Why become a freelancer. And do you even have the guts to do it?

No, it's not for everyone. Being your own boss. Yay? Yeah, I'm a boss. But it also means sticking your neck out. You're responsible for everything. And sometimes you have to force yourself to do the unpopular dirty work. Or scold yourself. Motivate yourself. And reward yourself adequately.


So before you give a triumphant testimony in the current clamour and get your fancy business cards printed, think seriously. Am I in the mood for this? Do I have the necessary morals? Financial literacy?


I'll have free Fridays, yay!


Mmm, you won't. You probably won't even have weekends off the first few years. 


What does that imply? Go freelance doing exclusively and only what you are not only good at, but also what you enjoy. Above average. 



If you're looking for freelance work because you don't enjoy it and want to work less, this is not the solution. Let alone a good one. 


And what about that much vaunted freedom, nothing too?!


Yes. Actually, no. As a freelancer, you have a lot of freedom to do things your own way, to schedule jobs/work your own way. You're a night owl and you work best at night, but you need a nap in the morning? Why not. If you don't enjoy that kind of schedule, like meeting with customers, go for it. 




But that great freedom also equals great commitment. For example, if you give yourself too much freedom, you might not be able to work all the contracts you've agreed to. Bummer! It's a big one. 


Fixing a broken reputation takes many times longer and is many times more laborious than building a good reputation from scratch.


What does that imply? If you're not lying to yourself and you're already guessing that you can't work in a latte without an employer's whip over you... then you probably can't. Ergo, the seemingly bohemian freelance regime will turn more against you. Of course, we're not saying self-discipline can't be taught... 


Ugh, so a land without milk and starch...



Not at all. You can't just throw the ball in the park! In the Czech Republic, freelance work is quite sophisticated, so that you don't easily get into complete financial trouble. You have to pay social security and health insurance, which is not an exorbitant horror.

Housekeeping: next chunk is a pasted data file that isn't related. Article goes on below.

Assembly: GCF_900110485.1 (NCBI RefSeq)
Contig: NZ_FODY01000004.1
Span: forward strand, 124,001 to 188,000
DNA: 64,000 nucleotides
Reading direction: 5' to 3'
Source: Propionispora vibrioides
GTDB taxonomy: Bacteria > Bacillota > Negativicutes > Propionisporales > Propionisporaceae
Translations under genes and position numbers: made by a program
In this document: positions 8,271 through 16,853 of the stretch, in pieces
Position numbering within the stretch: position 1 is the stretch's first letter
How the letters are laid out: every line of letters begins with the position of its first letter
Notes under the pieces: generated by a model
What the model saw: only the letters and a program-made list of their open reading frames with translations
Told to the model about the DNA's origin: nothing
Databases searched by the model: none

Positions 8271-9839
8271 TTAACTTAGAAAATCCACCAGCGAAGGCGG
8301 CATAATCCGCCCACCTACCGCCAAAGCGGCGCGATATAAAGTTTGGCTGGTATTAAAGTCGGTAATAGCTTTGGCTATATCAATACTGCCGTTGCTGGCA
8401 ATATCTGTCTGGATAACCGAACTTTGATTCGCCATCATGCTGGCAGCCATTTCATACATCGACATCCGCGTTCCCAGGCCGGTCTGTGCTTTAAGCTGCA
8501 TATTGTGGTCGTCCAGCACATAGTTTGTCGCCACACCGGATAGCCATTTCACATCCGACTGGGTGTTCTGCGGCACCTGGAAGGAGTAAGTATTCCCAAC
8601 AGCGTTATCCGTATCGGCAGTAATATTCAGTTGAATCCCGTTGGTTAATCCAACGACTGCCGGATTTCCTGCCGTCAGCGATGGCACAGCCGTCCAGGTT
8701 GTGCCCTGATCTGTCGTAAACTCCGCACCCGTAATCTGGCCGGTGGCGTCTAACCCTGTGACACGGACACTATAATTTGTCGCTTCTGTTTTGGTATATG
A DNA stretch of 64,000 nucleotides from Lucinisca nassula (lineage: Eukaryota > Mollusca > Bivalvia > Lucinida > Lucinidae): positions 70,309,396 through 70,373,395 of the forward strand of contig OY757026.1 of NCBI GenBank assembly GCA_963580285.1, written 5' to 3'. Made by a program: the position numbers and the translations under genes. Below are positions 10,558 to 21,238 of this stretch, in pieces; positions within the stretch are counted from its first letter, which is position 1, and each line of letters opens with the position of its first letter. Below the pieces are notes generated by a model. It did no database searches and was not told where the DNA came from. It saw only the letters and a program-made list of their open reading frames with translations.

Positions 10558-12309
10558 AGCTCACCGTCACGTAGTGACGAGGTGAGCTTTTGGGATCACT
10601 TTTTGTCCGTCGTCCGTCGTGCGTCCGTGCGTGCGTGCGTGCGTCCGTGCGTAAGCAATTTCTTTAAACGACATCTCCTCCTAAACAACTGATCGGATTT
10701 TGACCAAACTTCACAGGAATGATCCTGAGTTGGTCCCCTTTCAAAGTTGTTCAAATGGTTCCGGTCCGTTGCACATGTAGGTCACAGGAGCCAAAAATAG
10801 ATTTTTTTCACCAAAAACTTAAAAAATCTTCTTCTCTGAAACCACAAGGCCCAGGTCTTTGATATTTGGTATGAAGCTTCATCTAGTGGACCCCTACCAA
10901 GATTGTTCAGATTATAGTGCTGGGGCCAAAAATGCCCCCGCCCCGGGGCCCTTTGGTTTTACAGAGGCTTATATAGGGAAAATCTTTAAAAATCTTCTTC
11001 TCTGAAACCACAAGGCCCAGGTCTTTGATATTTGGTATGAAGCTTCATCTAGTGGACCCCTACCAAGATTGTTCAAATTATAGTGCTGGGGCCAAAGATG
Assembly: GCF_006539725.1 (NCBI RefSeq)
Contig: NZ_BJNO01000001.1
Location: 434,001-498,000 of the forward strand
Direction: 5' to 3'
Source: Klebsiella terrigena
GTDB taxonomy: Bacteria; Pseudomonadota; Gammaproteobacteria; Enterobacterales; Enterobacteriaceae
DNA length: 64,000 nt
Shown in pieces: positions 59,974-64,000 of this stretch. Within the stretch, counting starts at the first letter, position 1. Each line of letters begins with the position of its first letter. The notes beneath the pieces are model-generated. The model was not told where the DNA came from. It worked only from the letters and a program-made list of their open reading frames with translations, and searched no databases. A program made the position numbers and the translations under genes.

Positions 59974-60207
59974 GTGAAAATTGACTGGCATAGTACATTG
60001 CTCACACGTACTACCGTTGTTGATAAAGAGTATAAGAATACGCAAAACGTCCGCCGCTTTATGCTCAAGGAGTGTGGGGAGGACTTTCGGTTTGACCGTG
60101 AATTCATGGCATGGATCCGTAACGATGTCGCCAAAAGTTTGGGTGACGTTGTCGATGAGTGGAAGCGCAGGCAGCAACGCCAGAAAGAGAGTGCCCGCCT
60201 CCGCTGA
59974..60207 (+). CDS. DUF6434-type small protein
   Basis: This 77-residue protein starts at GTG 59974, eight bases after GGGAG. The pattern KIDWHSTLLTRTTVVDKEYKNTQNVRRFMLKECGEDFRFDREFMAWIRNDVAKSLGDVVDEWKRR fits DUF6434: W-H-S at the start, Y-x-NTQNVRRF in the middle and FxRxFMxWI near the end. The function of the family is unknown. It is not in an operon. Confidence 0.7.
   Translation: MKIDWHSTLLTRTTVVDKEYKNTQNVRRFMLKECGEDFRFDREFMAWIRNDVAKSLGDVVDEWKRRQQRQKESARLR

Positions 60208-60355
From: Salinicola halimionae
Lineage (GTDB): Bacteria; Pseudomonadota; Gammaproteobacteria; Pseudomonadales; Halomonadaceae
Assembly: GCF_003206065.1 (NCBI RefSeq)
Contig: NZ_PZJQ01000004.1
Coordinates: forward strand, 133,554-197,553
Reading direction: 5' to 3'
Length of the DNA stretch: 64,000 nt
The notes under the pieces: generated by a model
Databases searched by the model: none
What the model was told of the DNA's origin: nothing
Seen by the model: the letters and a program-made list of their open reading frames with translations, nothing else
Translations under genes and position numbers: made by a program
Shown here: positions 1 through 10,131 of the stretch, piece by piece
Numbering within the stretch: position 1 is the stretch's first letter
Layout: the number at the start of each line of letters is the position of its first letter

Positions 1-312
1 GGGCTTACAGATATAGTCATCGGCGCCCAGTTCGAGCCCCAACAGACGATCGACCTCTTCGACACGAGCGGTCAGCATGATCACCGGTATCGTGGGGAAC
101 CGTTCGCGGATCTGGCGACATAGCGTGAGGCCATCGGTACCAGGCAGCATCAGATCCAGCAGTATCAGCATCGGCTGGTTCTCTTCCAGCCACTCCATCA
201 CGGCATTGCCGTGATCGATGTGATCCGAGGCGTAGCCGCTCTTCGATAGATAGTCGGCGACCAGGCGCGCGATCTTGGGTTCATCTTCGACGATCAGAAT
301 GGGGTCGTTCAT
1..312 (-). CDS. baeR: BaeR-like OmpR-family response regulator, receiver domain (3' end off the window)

So even if your business doesn't work out and you pack it in after a while, you won't be left on the street with a window to your mouth but without a pension. And that's enough of a crutch for a businessman to sleep better...


What does that imply? That if business doesn't work out, you just get busy again. Worse things have happened, and at least you tried. That happens to be appreciated. Most people are just smart (stupid) bullshitting. 


What to take extra care of

Oh, yeah, for the money. Whether you're sculpting furniture from pallets, inspecting boilers or building pergolas, financial (il)literacy can always catch up with you. Okay, and that means exactly what?!


Maybe you can't price well in the market where you carry your trade. You'll push it too high, so no one will hire you. But more likely, you set it too low, and you can't and won't make reserves. Let alone save for a decent retirement.


And that's like having a spare in the car. If you miss it in the trunk, you'll run out of it one day. 




Can you sketch out a solid, realistic financial plan? Good at predicting income and expenses? If your income is not significantly more generous than your expenses, you need to dip into your reserves in case of sudden (but necessary) expenses. But no matter how hard you look, nothing. Oops. 


Unpredictably, a crucial income drops out (a customer goes bankrupt and doesn't pay) and you can't dip into your reserves, you haven't managed to create any? Stressed as hell. 


What does that imply? Read smart advice on pricing. Feel free to humbly go to an expert to discuss it with you over coffee. Handle finances with respect. You don't have to have your cheeks permanently pinched... but you know what? For the first two or three years, you better. 




Didn't it sound optimistic as a whole? More like Game of Thrones by trade? That's right. It's not about enticing some disgruntled multinational to go to the trade licensing office for a business letter. 


If, despite our few basic nagging warnings, you still feel like the freelance life is for you, give it a try. Until you try... And once you do, you might finally be happy at work. 


And that is our heartfelt wish for you. May you be happy. And at work.